Dont try to sound like a sage.
Never begin or end an essay with a quotation, proverb, or other wise saying. Also dont try to be sophisticated by writing about the worlds greatest mysteries. Many students try to philosophize or use clichés to prove their point. This is a surefire path to disaster. No one wants to read about your position on the validity of totalitarianism or read sayings that are all too familiar.
Ending a question either works really well, or is a bomb. The effect you get will depend on the question you ask. You need to make sure the question is relative to the topic and reaches beyond the topic at the same time. For example, if writing about a dystopian novel, you could ask if the one in the book is realistic in any manner and if this type of society could exist within the next few years in America. This is a perfect example of how to end an essay with a question.
of How to End an Essay was reviewed by on June 18, 2015.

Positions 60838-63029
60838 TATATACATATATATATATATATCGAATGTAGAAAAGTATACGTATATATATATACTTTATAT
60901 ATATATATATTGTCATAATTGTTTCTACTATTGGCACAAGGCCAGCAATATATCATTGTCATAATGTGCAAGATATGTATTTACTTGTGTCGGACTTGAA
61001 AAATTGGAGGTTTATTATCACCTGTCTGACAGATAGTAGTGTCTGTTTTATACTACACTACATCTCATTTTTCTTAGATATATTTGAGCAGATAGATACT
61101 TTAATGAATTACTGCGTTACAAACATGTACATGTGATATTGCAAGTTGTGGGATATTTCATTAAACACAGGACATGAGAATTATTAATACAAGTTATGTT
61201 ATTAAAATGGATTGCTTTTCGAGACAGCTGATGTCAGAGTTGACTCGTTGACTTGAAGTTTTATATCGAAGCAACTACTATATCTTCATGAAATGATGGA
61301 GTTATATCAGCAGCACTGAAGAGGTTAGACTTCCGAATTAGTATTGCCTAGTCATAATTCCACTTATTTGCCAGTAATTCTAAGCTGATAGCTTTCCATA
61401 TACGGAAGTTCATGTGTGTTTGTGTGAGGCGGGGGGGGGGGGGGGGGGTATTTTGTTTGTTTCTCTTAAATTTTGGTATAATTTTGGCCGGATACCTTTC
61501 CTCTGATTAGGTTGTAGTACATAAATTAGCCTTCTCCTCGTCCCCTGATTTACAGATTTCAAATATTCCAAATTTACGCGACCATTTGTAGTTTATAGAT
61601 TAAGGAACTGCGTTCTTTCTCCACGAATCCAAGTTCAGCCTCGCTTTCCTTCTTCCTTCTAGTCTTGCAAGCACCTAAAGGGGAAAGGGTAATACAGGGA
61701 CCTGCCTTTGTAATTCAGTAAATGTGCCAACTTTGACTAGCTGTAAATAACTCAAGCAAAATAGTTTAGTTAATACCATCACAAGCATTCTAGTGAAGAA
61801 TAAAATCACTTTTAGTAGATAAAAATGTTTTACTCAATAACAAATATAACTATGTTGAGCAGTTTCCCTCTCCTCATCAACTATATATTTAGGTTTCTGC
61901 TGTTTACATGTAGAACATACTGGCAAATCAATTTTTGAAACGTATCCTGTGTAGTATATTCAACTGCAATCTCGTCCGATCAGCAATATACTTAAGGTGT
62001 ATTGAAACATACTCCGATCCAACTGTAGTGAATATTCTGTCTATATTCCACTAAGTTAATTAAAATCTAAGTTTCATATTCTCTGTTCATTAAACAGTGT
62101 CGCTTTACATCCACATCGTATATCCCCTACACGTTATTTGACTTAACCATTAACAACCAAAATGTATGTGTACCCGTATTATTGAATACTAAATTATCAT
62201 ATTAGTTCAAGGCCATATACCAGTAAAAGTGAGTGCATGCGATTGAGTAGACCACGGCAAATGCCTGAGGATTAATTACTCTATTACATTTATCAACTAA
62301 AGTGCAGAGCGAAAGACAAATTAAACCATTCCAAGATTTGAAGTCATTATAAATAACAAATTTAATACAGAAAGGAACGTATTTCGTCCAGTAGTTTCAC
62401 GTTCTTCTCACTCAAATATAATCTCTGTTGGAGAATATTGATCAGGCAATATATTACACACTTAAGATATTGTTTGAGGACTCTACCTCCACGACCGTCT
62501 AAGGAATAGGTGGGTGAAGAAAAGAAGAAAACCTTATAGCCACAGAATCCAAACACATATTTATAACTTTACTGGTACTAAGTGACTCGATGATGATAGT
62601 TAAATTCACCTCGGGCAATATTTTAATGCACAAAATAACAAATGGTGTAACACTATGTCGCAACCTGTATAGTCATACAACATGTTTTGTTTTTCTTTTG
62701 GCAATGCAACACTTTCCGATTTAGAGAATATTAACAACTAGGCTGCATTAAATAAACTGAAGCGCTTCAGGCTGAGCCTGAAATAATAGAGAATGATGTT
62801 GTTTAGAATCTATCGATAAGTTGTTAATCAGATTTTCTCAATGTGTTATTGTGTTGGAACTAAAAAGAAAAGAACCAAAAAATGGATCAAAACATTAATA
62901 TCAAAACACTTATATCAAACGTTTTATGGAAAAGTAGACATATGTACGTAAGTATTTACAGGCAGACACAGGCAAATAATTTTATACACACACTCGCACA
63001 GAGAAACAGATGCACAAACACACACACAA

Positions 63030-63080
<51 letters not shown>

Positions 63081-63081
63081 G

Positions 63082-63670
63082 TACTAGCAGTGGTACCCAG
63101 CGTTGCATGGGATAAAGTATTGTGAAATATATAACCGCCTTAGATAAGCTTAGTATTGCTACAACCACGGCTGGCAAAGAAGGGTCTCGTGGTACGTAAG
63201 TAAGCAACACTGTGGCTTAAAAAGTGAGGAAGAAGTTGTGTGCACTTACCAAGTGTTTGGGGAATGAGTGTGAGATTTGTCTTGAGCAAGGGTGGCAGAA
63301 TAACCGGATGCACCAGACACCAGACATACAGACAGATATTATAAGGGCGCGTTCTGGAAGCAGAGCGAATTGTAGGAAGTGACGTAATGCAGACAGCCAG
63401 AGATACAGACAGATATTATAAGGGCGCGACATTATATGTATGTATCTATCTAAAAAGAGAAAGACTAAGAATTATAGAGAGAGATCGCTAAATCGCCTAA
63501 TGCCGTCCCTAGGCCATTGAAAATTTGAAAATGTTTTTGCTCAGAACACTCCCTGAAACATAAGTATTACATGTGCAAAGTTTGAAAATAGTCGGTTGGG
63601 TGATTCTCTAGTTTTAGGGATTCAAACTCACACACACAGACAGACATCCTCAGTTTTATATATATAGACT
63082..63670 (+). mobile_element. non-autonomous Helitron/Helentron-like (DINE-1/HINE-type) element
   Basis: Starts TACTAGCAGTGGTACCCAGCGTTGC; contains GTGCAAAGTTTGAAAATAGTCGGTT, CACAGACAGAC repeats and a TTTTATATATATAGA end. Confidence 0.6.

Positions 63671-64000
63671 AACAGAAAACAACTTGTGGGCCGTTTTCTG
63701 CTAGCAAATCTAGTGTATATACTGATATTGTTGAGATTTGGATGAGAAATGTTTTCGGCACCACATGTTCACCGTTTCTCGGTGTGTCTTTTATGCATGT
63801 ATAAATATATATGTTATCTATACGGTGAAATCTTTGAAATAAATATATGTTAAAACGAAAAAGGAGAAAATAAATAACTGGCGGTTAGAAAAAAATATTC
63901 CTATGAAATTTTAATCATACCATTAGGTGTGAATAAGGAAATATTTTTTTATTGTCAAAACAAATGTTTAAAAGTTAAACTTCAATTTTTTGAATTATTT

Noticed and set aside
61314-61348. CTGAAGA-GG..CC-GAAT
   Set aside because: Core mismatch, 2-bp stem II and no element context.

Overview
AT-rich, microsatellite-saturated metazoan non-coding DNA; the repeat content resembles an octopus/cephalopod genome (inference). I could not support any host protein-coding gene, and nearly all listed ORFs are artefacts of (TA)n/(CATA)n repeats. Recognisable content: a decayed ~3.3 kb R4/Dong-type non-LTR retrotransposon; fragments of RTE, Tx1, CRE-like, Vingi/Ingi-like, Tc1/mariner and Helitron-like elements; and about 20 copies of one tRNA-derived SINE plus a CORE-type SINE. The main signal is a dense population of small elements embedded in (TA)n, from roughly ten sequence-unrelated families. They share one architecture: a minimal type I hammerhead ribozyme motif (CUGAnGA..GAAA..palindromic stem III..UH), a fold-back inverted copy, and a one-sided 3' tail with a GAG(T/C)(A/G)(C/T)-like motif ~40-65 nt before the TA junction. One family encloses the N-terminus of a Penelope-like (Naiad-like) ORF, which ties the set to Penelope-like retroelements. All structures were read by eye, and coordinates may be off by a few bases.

I am often asked by students: How do I know when an essay is finished? It is a difficult question to answer in the abstract, and my first impulse is to say that it depends on each piece. But I know I am dodging the problem by resorting to a case-by-case approach, because underneath their inquiry is a larger, legitimate concern: If, as I maintain, an essay is the track of one's thoughts, and is not dependent on any discernible deep structure such as the isosceles triangle epiphany in the modern short story, what's to say that it can't simply go on and on? Each thought leads to another, and then another, so how is one to know when the time has come to end an essay?